The 5 Best Indie Distilleries in Scotland
Big is almost always bad in the current consumer culture, particularly when it comes to food and drinks. We want local, natural and small batch; we want to meet farmers and know the names of the animals we’re eating. For whisky drinkers, this presents some problems: while the very idea of Scotch denotes integrity and brings to mind old men sharing stories around a weathered bar, much of the industry is owned by faceless multinational companies. Many of them make very good products (there’s no shortage of Laphroaig and Lagavulin drinkers around here). But if you’re interested in a story and what’s likely a more old-fashioned production process, then the independent distilleries are more attractive. (A word of caution: When we say independent, we’re not exclusively talking about distilleries owned by a single family; we’re referring to ownership that is not Big Scotch.) To help us choose the best of the indies, we talked with Steven Abt and Moiz Ali, founders of Caskers.com, a portal for craft spirits.
Kilchoman Distillery Machir Bay Islay Single Malt
Caskers’ Take: Kilchoman opened in 2005 and is the first new distillery on Islay in over 125 years. They use a more resilient strain of barley, Publican barley, that can handle the harsh weather of Islay, and they’re one of only a handful of distilleries in Scotland that continue to malt their own barley. A great expression is the Kilchoman Machir Bay Single Malt Whisky, which is crafted from whisky that is initially matured in ex bourbon casks, after which a portion is finished for one month in ex Oloroso Sherry casks. The extraordinary strain of barley and unique maturation process give the whisky notes of vanilla, papaya and malt on the palate with a finish of peat, vanilla and caramel. – Moiz Ali
GP’s Take: This is one of the funkiest Scotches we’ve ever tasted. It combines a big smokey nose with light but super flavorful taste with all kinds of citrus notes. We also got this hint of crispy salmon skin — chewy, savory, delicious — which sounds weird, but we liked it very much.
Springbank Distillery 12 Year Old Cask Strength
Caskers’ Take: Springbank is located in Campbeltown, which was considered the whisky capital of the world two centuries ago. The distillery was founded in 1828 by Archibald Mitchell and today is owned by Mitchell’s great-great-great-grandson (how’s that for following in your father’s footsteps?). As demand for whisky rose during the 20th century, many distilleries began cutting corners by outsourcing parts of the distillation process. Springbank Distillery, however, remains one of only two distilleries in Scotland to perform every step of the whisky making process on the same premises. The Springbank 12 Year Old Cask Strength is fantastic, with initial flavors of butterscotch and plums and a finish that’s sweet with a hint of smoke. – Moiz Ali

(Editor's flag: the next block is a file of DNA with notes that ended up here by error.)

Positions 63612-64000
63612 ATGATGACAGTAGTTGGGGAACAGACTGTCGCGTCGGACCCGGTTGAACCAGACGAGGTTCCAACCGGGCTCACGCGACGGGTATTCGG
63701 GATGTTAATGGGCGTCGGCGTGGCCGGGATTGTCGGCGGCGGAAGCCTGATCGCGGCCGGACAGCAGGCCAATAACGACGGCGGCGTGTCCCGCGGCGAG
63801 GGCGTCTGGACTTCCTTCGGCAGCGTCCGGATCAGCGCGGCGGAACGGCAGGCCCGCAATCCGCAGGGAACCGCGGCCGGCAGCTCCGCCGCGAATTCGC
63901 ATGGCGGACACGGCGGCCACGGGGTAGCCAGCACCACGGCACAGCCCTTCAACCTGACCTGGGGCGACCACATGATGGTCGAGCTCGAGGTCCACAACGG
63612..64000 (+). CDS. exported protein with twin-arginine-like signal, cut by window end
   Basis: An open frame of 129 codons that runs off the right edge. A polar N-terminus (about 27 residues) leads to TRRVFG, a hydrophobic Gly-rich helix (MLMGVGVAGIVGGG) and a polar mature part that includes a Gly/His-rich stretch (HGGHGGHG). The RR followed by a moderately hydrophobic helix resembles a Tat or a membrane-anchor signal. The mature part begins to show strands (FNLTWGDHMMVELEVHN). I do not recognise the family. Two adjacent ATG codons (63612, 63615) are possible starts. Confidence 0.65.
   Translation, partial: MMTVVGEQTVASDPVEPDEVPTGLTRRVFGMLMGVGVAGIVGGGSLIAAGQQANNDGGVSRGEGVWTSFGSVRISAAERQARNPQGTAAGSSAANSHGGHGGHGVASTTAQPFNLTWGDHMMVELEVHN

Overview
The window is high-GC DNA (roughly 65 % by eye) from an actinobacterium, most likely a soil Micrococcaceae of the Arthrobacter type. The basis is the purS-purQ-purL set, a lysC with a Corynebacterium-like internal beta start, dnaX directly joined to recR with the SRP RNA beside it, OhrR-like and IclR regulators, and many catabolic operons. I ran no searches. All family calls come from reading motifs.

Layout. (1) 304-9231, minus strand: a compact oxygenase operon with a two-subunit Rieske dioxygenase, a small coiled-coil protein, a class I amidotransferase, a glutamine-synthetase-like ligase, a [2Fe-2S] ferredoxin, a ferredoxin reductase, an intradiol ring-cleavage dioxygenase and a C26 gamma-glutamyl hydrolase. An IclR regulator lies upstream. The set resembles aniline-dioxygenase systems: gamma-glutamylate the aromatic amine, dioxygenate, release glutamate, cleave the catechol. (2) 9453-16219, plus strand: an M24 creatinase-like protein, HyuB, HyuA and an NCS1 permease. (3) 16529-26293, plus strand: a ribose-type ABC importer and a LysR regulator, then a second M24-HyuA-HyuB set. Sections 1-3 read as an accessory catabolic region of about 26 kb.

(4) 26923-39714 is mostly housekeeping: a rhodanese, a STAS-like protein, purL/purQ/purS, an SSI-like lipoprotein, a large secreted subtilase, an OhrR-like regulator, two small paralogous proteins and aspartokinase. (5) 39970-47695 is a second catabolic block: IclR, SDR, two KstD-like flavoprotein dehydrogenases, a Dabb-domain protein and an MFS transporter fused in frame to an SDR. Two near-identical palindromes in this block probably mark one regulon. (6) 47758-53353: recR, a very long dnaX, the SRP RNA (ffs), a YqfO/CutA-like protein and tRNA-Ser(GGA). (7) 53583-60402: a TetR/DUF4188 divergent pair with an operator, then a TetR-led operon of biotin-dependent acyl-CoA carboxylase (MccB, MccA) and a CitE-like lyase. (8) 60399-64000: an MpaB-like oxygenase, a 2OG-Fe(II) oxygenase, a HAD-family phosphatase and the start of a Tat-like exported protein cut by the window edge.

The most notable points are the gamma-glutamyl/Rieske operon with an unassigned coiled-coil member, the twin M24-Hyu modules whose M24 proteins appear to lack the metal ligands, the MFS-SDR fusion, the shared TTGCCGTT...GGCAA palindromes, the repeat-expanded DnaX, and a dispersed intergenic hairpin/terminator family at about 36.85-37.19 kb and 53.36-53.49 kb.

GP’s Take: Springbank 12 reminded us why we love Scotch so much. It smells like smoke, dried fruit and citrus; it’s got a nice texture, maybe a little bit oily; the flavors are complex, with plums and figs and spices. Since it’s young and cask strength it’s still got some fire to it, which we like.
Isle of Arran Distillery Single Malt Port Cask Finish
Caskers’ Take: The Isle of Arran Distillers chose the location of their distillery because of the water supply, which is one of the best in Scotland for making whisky. The distillery uses a pair of golden eagles as its sigil, which is a reference to two eagles that built a nest adjacent to the distillery in 1995. One of my favorites from them is the Arran Single Malt Whisky Port Cask Finish, which is matured for 8 years and finished in used port casks from Portugal. It has a flavor that’s layered with touches of fruits and spices that gives way to a sweet, honeyed finish. – Steven Abt
GP’s Take: Some of us here aren’t big fans of port cask-finished whisky, but this one is really nice. There’s a ton of green apple and citrus on the nose, which gives way to the spices and dried fruits when you taste it. A really great dessert on its own.
Tomatin Distillery 12 Year Old Single Malt
Caskers’ Take: At 1,000 feet above sea level, Tomatin Distillery is one of the highest distilleries in the world and dates back to the 15th century when drovers bringing their cattle over the mountain passes would fill their flasks from a hidden still at a house adjacent to the distillery. The distillery is isolated and has seen generations of family tradition; some workers are the fifth generation of their family to work there. Their Tomatin 12 Year Old Single Malt Scotch Whisky is finished in sherry casks giving it notes of sweet fruit with a hint of nuttiness and a rich finish that has a touch of citrus. – Steven Abt
GP’s Take: Pears, candy apple and Frosted Flakes (in a good way) on the nose. The taste is smooth and sweet at first and then a little oily and spicy as it develops. The finish is a little bitter and a little herbal.
Tullibardine Single Malt Scotch 228 Burgundy Finish
Caskers’ Take: In 1488 the Tullibardine Brewery was the first public brewery in Scotland. Nearly 500 years later, the same architect who designed the Jura and Glenallachie distilleries converted the brewery into the Tullibardine Distillery. For Scotch lovers who also love wine, they have three great expressions that are finished in ex wine casks. The Tullibardine Single Malt Scotch 228 Burgundy Finish Scotch Whisky, the 500 Sherry Finish Scotch Whisky and the 225 Sauternes Finish Scotch Whisky each have hints of their respective wines, giving them a modern twist on the time-honored tradition of distillation. – Moiz Ali
GP’s Take: This is the only whisky aged in Burgundy barrels that we can recall tasting — and it’s awesome. There’s just a little of that red fruit on the nose and then it’s mostly gone, giving way to honey, apples and spice.